Hello again everyone! It’s been some time since our last update, but we have some exciting things to share with you. We have been putting a lot of work into fleshing out the games visuals more; we find it really draws people into the game so figured it would behoove us to spend time on it. So some new environmental has been developed, specifically a greenhouse! It’s starting to come together bit by bit.
You have no idea how refreshing it is to finally see something other than solid color! It was a much needed addition, and I hope you feel the same way. Speaking of ‘game’, our tireless developers have been carefully laying the foundation for the games systems and were quickly getting to the point where our designers are going to get real busy making levels! We’re not quite ready to show footage of our gameplay but perhaps you can make some inferences from this sneak peek :wink-emoji:
Other than that, we’ve started animating some of the fauna so they aren’t just standing around like stuffed animals. I’ve got to say though, watching lots of videos on Tanuki for research does nothing other than make me want to hug one forever.
That’s it for this installment of Devlogs with Spaghetti Games. Be sure to check in soon for the next devlog! If you have any videos on Tanuki that we should be aware of then please send them to us on Twitter, Instagram or Facebook.
Finally back from our travels! It’s been a fun two weeks of events, and most of us are exhausted and recovering from convention flu as per usual. It was a lot of fun to get to go to these industry events, the first time for many of us. Though it hasn’t been all fun and games. Some of the team stayed behind and they’ve made quite a bit of progress on the game! We’re pretty excited to show you something new:
We’ve got some new UI going. Players can now store and sort through the terrariums they’ve made and place them inside the greenhouse. It makes it a lot easier to manage which ones you have. You’ll be able to name them soon and give them a short poetic description.
The art is really starting to come together! Our artists have been hard at work the last few months and the effort is really showing through now that we’ve had time to implement them. It’s really starting to shape up.
For the social savvy followers, you might have already seen some of these images. For you, we have something particular in the works for next devlog that you’ll definitely want to stick around for. But as always, you’ll get more frequent updates on our socials: Twitter, Instagram and Facebook too.
Hi mum! Hello everyone else! We’re all a bit busy at the moment preparing to go to some events in the coming weeks so there’s not much to show you this week unfortunately.
But! If you’re planning to be at EGX rezzed in London, or Amaze in Berlin you can count on us being there. We might even be wearing some bespoke t-shirts and handing out custom business cards to anyone who wants them.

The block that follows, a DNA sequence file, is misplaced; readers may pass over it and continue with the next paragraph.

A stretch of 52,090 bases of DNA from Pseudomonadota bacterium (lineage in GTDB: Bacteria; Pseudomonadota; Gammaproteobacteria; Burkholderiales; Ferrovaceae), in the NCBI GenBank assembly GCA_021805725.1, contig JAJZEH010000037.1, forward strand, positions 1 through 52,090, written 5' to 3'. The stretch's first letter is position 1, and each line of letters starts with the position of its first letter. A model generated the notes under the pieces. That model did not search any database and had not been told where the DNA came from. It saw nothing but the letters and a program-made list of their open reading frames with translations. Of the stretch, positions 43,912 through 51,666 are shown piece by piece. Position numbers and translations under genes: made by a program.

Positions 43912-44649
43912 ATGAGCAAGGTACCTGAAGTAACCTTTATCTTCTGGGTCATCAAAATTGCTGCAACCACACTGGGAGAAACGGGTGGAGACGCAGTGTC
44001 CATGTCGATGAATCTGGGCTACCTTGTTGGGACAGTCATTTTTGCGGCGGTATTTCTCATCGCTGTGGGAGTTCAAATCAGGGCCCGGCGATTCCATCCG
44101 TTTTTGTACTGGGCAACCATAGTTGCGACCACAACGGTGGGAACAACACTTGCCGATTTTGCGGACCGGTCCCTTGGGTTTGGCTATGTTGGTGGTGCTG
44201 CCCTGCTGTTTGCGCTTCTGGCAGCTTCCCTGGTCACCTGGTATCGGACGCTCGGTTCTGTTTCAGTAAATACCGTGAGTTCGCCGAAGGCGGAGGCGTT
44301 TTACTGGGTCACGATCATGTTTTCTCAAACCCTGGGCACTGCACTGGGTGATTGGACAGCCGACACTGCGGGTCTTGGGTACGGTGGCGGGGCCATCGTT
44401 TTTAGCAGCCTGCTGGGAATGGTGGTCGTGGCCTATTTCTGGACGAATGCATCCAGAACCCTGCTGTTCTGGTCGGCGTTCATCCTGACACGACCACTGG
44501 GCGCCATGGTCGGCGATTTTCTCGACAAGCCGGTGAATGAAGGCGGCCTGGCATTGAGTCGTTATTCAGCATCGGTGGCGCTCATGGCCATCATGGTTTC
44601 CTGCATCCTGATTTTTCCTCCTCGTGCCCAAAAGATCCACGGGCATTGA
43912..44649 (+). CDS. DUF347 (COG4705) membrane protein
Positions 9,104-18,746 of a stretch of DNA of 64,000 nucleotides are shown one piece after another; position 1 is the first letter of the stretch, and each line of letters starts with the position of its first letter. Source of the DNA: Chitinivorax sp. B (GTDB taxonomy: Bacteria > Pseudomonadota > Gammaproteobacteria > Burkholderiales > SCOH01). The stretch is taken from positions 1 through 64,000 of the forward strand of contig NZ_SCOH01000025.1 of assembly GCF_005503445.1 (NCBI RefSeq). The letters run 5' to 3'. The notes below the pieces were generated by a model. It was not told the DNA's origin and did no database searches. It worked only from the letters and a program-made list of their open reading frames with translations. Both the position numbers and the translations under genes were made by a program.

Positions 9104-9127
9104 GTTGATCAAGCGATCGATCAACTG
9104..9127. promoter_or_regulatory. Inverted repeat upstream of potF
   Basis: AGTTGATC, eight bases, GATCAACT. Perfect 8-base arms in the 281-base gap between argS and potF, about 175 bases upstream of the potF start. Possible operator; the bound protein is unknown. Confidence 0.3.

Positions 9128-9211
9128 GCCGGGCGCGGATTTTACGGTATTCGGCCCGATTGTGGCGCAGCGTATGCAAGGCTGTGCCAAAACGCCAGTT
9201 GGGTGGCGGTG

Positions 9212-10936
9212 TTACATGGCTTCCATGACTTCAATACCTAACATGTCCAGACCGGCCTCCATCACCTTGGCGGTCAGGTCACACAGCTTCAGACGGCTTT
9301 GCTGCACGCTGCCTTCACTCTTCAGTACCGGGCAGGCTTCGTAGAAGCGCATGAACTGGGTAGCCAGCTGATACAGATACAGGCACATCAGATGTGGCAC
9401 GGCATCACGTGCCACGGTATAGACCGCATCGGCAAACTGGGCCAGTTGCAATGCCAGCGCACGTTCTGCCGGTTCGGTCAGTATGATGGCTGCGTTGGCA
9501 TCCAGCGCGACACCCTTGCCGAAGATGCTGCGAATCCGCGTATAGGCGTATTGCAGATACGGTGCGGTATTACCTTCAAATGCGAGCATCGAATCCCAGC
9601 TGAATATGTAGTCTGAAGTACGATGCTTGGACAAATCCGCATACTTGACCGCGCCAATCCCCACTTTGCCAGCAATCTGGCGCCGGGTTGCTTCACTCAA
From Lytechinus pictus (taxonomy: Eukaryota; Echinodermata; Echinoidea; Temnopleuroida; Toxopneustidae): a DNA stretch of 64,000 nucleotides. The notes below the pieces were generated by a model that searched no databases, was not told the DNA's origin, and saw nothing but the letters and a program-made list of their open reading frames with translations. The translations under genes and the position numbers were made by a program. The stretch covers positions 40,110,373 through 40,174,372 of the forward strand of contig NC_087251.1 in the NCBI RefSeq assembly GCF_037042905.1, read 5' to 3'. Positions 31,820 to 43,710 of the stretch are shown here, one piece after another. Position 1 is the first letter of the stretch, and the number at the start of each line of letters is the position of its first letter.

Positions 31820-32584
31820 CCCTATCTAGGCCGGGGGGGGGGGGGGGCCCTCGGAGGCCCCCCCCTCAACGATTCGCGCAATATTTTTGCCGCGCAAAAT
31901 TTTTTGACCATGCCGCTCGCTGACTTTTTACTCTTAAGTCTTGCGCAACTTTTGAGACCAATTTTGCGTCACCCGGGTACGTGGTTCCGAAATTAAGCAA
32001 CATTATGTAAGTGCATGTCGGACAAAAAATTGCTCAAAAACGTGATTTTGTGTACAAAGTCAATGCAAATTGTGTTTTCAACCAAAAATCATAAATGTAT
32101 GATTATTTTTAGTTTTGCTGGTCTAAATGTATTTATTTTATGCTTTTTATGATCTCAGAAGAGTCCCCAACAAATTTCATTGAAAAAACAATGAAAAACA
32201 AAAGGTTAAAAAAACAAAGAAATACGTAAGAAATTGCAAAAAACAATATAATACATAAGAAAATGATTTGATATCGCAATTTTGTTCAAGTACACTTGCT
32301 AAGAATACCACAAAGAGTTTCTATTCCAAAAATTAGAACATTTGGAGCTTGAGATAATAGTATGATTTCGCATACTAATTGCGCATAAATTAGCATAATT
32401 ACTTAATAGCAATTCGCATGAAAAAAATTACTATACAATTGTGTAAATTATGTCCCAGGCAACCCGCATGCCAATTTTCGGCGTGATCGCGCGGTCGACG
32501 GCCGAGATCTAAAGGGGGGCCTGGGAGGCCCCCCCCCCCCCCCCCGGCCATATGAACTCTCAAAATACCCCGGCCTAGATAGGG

If you want to find us at one of the events and badger us to play the game then please by all means do so! Flood our socials on Twitter, Instagram or Facebook until we do.
We’re real busy! Have been, and likely will be for the next couple of weeks! But were making some big progress towards a stable playable version of our game! New models, cooler artsytle, rotations that don’t cause the summoning of Cthulhu. You know, the works.
In other news, we had the lovely Adriaan de Jong drop by the office to talk with us and the teams here at the Indietopia. You might know him from his work at the Game Oven on Bounden, Fingle and most recently his work on Hidden Folks! We had a very eye opening talk about indie marketing, how he managed the logistics of making Hidden Folks, and our game. It was a great time and we’re super grateful that he took the time to meet us.
As always we’d love to hear you on socials! There’s Twitter, thats a good one, oh and Facebook of course. If you’re feeling experimental we have an instagram too! See you next devlog!
We must learn from history, or else we are doomed to never see the wonderful art they have hidden away.
*excerpt from Dr. Anne Atiya’s book “From the ashes: discussion of lost culture during the Industrial age”; all rights reserved: New Antarctic publishing 2997-2999*
“Digital culture of the industrial age:
We know now from the invaluable work of Dr. Ji Xiang Paterson et al. that there was a booming digital culture during the industrial age between 1800-2100. Which seems to have been a very tumultuous time as it is also known for the homo-extinction, so named for the egregious wide spread damage our species had on the planet. Even cursory glances at the evolving trends of this time reveal how impactful the environmental situation had on the art and culture of the people.